You may not know the name, but you’ve heard some of the hits that he wrote. Skillz doesn’t kiss and tell; or at least when he does on a song like the widely distributed “Ghostwriter” single twelve inch the names are edited out to protect the MC’s who top the Billboard charts (and for comic effect). Dating back far enough that some of today’s new generation of rap fans would (incorrectly) call it old school, Mad Skillz finished second in the MC battle of the 1995 New Music Seminar and promptly released the album “From Where???” to show his Virginia rap skills weren’t a fluke. You know this story already because you’ve heard it before – the album was great but it sold double lead. Some said he was unmarketable being from Virginia, but that hardly seems fair considering the massive commercial success of Missy Elliott, Timbaland, Clipse and The Neptunes all coming after him from the same state. Some said his voice was too high or nasal, but artists from B-Real to the Beastie Boys have made it work and sold massive units.

Basically the world just slept on Skillz; ironically considering he should have been pissed about it he dropped the “Mad” from his name and kept right on recording. Skillz constantly drops singles, does popular year-end “Rap Up” songs, and makes hard-to-miss cameos on other people’s records – yet it’s the songs he can’t take credit for that are most famous because other people are rapping his shit. Still a paycheck is a paycheck and like the Jay-Z quote in his underground single said Skillz is a “ghost writer, and for the right price/I can even make YO’ shit tighter.” 2005’s “Confessions of a Ghostwriter” follows up on that theme and even has some of his friends from Virginia pitching in to help him get his richly deserved props – in fact a Timbaland beat laces the opening track “Off the Wall” as Skillz punches the lines:

“I rap hard like B.I.G.
And since Jordan got bum knees kids wanna be like me
I’m in Dreams sittin with a dime in V.I.P.
You in line, dreamin ’bout gettin in V.I.P.
See we different playboy, compare me to none
You in your hard bottoms son I’m in my _Air Force Ones_
It’s like mics, once I rip ’em then I’m done
It’s too many broads in here you better get you one
Ain’t it funny what I said jumped over your head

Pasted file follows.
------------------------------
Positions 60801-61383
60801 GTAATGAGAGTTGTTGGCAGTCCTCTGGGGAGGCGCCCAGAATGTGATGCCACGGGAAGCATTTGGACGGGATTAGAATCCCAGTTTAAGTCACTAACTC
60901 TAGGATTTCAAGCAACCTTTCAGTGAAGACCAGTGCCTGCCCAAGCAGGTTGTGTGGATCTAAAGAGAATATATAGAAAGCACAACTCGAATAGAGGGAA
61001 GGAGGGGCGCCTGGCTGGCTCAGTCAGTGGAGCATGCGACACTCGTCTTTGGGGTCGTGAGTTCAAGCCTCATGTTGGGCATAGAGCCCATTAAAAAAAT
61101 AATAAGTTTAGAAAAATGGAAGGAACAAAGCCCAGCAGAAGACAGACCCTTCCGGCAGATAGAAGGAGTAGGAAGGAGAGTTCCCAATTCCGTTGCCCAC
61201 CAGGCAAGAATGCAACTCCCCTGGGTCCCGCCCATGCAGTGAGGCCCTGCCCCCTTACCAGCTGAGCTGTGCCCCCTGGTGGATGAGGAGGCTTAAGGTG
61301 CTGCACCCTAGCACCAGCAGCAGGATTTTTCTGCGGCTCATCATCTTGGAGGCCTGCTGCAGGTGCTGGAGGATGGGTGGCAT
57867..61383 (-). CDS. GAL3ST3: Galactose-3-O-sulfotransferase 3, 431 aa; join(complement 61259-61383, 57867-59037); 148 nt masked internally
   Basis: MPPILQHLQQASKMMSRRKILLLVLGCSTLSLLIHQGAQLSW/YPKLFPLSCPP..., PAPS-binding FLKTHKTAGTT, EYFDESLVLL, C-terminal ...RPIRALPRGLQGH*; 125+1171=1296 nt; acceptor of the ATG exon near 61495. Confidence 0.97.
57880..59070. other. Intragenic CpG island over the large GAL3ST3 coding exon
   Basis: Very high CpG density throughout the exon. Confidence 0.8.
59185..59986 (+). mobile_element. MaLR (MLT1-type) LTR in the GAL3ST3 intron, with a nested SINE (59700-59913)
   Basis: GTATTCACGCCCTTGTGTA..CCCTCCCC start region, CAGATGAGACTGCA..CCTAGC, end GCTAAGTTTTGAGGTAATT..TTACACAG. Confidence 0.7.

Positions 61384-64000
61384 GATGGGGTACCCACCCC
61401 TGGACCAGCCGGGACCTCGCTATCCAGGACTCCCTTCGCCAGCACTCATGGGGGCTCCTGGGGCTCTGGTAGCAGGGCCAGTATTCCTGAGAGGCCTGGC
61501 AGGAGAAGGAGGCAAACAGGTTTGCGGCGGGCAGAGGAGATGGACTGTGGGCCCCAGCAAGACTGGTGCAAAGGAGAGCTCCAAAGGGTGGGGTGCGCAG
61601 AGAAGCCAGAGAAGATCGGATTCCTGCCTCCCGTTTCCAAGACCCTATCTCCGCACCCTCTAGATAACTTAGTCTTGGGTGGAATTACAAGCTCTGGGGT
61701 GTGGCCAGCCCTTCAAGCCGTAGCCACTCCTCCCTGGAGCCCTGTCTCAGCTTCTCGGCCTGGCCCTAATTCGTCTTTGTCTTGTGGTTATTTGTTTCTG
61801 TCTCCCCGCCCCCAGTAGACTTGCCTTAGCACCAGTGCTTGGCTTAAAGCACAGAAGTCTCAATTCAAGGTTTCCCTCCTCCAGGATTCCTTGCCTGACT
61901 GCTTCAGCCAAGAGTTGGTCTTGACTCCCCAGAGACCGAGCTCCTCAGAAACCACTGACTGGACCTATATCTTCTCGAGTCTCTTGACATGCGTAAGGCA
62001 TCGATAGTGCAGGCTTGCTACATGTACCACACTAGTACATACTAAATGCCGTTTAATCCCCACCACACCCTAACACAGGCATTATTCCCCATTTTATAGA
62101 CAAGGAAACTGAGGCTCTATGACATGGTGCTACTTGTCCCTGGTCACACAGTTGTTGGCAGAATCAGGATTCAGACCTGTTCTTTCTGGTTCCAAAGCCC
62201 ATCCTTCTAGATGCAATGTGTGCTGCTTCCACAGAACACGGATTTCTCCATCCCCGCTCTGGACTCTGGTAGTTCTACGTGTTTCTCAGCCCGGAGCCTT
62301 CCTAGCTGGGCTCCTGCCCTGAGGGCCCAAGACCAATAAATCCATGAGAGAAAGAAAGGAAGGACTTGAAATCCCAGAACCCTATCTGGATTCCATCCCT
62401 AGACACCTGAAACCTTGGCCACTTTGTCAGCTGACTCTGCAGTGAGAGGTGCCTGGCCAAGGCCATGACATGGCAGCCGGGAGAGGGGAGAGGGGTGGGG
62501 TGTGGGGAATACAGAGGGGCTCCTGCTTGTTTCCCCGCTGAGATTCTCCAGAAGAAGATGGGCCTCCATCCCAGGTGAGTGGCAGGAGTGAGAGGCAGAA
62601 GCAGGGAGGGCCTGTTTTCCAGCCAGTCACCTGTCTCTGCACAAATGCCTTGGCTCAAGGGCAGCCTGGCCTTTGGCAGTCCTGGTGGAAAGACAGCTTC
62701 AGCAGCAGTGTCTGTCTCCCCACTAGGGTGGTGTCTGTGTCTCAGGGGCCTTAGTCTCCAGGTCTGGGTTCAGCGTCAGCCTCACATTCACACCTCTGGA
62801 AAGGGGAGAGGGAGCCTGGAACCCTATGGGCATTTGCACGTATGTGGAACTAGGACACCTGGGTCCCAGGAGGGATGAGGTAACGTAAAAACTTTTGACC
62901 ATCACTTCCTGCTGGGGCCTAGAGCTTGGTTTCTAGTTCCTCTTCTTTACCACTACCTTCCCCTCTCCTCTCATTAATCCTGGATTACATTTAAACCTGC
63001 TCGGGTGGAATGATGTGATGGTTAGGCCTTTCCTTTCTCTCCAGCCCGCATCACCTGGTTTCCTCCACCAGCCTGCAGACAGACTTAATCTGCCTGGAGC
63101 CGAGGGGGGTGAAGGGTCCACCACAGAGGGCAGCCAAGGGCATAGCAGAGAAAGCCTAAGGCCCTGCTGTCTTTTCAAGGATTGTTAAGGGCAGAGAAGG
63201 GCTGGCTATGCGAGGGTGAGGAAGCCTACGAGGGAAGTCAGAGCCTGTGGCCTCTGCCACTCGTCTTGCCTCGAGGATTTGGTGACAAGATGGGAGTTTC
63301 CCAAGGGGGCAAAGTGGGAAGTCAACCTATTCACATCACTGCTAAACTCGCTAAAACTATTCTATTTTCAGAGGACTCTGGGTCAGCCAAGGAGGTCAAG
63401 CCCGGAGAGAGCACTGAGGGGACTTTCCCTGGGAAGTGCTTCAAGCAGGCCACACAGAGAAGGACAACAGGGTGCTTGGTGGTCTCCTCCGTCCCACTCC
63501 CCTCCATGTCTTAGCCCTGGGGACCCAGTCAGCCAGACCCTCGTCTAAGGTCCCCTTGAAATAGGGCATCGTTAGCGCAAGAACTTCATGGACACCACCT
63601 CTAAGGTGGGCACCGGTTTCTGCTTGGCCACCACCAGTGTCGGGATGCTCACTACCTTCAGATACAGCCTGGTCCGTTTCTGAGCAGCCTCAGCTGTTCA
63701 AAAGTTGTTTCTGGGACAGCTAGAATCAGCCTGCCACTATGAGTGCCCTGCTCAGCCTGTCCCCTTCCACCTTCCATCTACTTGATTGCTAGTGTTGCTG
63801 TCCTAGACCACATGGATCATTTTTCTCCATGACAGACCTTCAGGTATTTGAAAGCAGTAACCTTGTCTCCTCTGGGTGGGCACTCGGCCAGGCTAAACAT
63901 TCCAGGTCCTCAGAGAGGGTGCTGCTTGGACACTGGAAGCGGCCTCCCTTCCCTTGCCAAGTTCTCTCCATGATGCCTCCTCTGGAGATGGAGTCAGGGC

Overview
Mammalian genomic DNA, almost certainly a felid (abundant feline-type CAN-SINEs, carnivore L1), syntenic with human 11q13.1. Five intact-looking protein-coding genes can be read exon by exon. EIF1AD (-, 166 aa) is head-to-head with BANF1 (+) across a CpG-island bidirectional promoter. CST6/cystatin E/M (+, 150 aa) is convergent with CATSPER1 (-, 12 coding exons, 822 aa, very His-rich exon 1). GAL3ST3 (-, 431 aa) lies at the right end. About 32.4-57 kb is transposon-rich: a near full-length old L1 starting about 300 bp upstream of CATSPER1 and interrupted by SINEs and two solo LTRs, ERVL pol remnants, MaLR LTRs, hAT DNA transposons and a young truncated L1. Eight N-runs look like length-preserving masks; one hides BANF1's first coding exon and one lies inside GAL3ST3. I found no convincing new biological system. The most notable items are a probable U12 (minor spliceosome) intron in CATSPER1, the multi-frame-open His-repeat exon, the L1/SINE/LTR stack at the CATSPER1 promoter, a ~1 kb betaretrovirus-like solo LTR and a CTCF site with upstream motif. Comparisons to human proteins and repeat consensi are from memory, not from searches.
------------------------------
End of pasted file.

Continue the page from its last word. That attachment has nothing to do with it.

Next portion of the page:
My words walk dog, it’s like my words got legs”

The next song might actually catch people more off guard, because not only do The Neptunes provide the beat for “Suzie Q” but Cee-Lo and Jazze Pha jump on the track too. You may be asking yourself “Why wasn’t this a smash crossover hit?” Well once again the biz hated on Skillz. It’s certainly not for lack of a good hip-hop track with a good storytelling narrative:

“Aiyyo just last week I was in Club Heat
And I, observed this lady that I wanted to meet
She was the at-the-bar type, the rent-a-car type
The cubic, zir-conia star type
The type to get a drink and then babysit it
Hair weave and jeans both tightly fitted
E’ry cat in the club done probably ran up in it
Real girls be like ‘Look at that nasty bitch!’
So I walked over to her ‘Hi, my name’s Skillz’
She said ‘Can you buy me a drink?’ Sure, I will
I’m thinkin Je-sus, I got game, so I’ma hit it
That ass was like ta-dow, blaow, OWW, get it!
Ma what’s your sign cause I’d like to know
And if you game I got a spot we can probably go
But I was blind, I shoulda seen all the signs fo’ sho’
My man warned me {*Cee-Lo*: You bought to fall like Saddam-O!}”

And to complete the Virginia trifecta, Nottz comes in on the self-explanatory “Hip Hop” to make it three for three:

“Hip-Hop, we started out in the park
I used to watch cats do you ’til the sky got dark
But I knew we’d be together though, right from the start
I read a letter Common wrote you and it touched my heart
But I can’t top that, and I’ma say that now
So I made a tape I want you to play it when I ain’t around
I remember you and Ra, first came in the door
But I don’t like you now, cause you ain’t the same no more
You get ’em wealth, that’s what they attracted to
And when they get it, it never comes back to you
And it’s sad, to watch you lose your grip so fast
And when you on TV all I see is tits and ass”

There you have it. Skillz just proved why he’s a top ghostwriter for other MC’s in the first three tracks – he did a club song, a crossover track, and a provocative ode to the thing he simultaneously cares the most and is frustrated the most about. Why isn’t everybody talking about Skillz? Well for one there’s poor marketing. I didn’t even find out about “Confessions of a Ghostwriter” until over nine months after it was released, and only because I accidentally happened to stumble across a copy at a major retailer. Secondly there’s the fact Skillz is a rugged MC who loves to build with the underground rappers like Pretty Ugly on “PA to VA” and fellow VA native Danja Mowf on “It’s Like That.” Third and most significantly is the fact he “doesn’t drop singles for $8.99 or less” by his own admission, which means a lot of people simply aren’t prepared for a full Skillz album. With strong production by Nottz, Skillz himself and even Hi-Tek on the track “Y’all Don’t Wanna Do That,” there’s no doubting the music is up to par with his rhymes and flows. It’s simply a matter of exposure at this point – so if this review can get even one more person to pick up and purchase “Confessions of a Ghostwriter” it was time and effort well spent. Over ten years in the game and still holding it down, maybe the real reason Skillz hasn’t sold is that so many failed rappers work behind the scenes in the music business are mad that his name embodies the songs he writes; whether for himself or for their friends.

Skillz :: Confessions of a Ghostwriter
8Overall Score